As you may or may not know, my medical retirement from the Army is what led me down the path to finding clay. I was retired in July 2011 and took my first pottery class in October the same year. This was before I began having neuropathy and weakness in my legs and could throw on the wheel. I LOVED it! Having my hands in clay provided more therapeutic relief for me both physiologically and emotionally than any counselor/shrink had. Fast forward 5.5 years, and the same still holds true. I can’t throw anymore, but I hand build….and I sculpt. Sculpting is my true calling/passion….and my therapy.
The last 2 weeks have been rough. We found out my grandmother was in the hospital with double lung pneumonia, CHF, and COPD, 12 hours after they transferred her to hospice care, she passed away on 19 March. My hubby and I drove out to Iowa with one of my little sisters for the funeral, and back in less than a week. We got back and my husband is sick with a viral upper respiratory and sinus infection.
Not to mention some personal health issues and life decisions the hubby and I have been dealing with – that we’re not quite ready to make public yet. Needless to say…I’ve been an emotional mess. The day after a doctors appointment, I actually had a counseling appoint and it didn’t do shit to help with my own peace of mind / emotional distress.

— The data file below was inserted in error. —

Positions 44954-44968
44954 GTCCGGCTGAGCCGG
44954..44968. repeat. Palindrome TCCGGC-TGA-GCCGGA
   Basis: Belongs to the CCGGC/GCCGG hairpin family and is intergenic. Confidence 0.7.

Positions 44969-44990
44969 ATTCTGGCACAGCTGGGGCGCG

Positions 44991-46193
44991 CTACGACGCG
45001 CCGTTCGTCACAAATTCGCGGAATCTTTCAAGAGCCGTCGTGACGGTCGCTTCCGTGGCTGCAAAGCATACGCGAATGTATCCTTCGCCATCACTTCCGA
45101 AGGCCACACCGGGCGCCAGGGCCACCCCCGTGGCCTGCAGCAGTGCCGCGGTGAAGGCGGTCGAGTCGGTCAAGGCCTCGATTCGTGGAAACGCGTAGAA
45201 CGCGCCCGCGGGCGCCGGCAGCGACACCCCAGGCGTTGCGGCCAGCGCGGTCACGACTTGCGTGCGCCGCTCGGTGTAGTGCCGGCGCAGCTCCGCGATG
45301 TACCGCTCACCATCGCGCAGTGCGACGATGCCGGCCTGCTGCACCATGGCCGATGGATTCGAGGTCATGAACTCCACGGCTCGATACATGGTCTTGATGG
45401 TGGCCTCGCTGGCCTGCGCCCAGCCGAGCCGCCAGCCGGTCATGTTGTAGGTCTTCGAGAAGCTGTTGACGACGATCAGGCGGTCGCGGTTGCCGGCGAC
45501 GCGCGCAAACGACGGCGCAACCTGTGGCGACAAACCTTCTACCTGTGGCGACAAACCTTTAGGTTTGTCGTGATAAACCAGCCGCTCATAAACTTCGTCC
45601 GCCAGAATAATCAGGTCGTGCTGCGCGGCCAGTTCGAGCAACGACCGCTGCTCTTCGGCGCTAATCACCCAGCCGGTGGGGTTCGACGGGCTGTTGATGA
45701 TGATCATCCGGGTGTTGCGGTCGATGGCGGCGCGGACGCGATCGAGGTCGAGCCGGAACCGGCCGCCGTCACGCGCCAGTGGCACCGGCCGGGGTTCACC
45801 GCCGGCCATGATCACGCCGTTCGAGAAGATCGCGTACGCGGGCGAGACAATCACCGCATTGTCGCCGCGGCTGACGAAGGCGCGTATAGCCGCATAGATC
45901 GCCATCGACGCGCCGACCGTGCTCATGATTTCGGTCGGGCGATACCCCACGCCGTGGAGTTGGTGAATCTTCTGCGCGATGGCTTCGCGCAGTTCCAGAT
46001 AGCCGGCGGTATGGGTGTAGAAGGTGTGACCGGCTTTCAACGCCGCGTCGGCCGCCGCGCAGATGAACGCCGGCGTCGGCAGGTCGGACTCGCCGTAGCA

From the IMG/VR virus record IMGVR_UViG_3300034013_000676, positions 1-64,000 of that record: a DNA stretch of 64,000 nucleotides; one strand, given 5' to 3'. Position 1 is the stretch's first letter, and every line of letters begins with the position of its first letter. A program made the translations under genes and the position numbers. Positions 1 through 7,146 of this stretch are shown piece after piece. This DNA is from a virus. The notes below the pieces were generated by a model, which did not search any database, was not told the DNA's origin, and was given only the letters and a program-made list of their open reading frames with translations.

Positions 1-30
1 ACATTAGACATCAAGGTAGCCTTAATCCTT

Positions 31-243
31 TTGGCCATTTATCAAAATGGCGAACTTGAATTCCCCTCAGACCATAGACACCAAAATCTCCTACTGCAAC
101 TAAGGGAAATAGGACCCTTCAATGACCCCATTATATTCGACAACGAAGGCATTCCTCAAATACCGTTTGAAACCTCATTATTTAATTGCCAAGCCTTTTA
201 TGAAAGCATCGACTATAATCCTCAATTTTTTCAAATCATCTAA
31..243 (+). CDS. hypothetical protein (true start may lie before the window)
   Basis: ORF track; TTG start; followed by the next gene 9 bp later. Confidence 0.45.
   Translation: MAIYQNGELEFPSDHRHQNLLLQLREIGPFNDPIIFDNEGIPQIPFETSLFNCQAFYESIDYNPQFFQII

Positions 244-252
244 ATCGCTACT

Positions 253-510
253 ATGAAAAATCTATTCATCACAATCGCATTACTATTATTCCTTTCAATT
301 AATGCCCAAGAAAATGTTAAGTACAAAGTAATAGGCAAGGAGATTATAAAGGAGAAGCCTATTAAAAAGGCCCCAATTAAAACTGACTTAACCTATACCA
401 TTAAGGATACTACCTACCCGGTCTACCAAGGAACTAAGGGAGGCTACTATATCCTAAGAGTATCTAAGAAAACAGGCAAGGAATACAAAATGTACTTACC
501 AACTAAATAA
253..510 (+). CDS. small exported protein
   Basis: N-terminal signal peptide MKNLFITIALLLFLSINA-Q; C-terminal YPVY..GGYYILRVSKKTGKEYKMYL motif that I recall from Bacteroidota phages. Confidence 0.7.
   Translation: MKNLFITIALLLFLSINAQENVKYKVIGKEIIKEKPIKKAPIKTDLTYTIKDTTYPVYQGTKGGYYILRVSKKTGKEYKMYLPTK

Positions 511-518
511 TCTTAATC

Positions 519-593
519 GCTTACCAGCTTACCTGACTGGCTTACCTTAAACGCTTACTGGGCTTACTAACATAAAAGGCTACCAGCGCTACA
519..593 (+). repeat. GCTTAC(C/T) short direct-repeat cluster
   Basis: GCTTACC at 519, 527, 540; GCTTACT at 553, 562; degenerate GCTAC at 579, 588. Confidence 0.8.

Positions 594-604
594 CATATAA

How Clay has Helped
Before clay, I would have found myself laying bed, depressed as hell, crying all the time, and taking my sweet ass time coping with all of what’s transpired. Clay has allowed me a healthy and productive way to work through many of these emotions in a better – and often quicker – way. There are books that have been written, classes that are taught, and new professions created daily based on the premise of art therapy. Many people still look at “art therapy” or “art AS therapy” as a lesser form of therapy or not a successful healing modality. I am here to tell you that is not the case. It is very successful and preferable than any other form of treatment for me personally.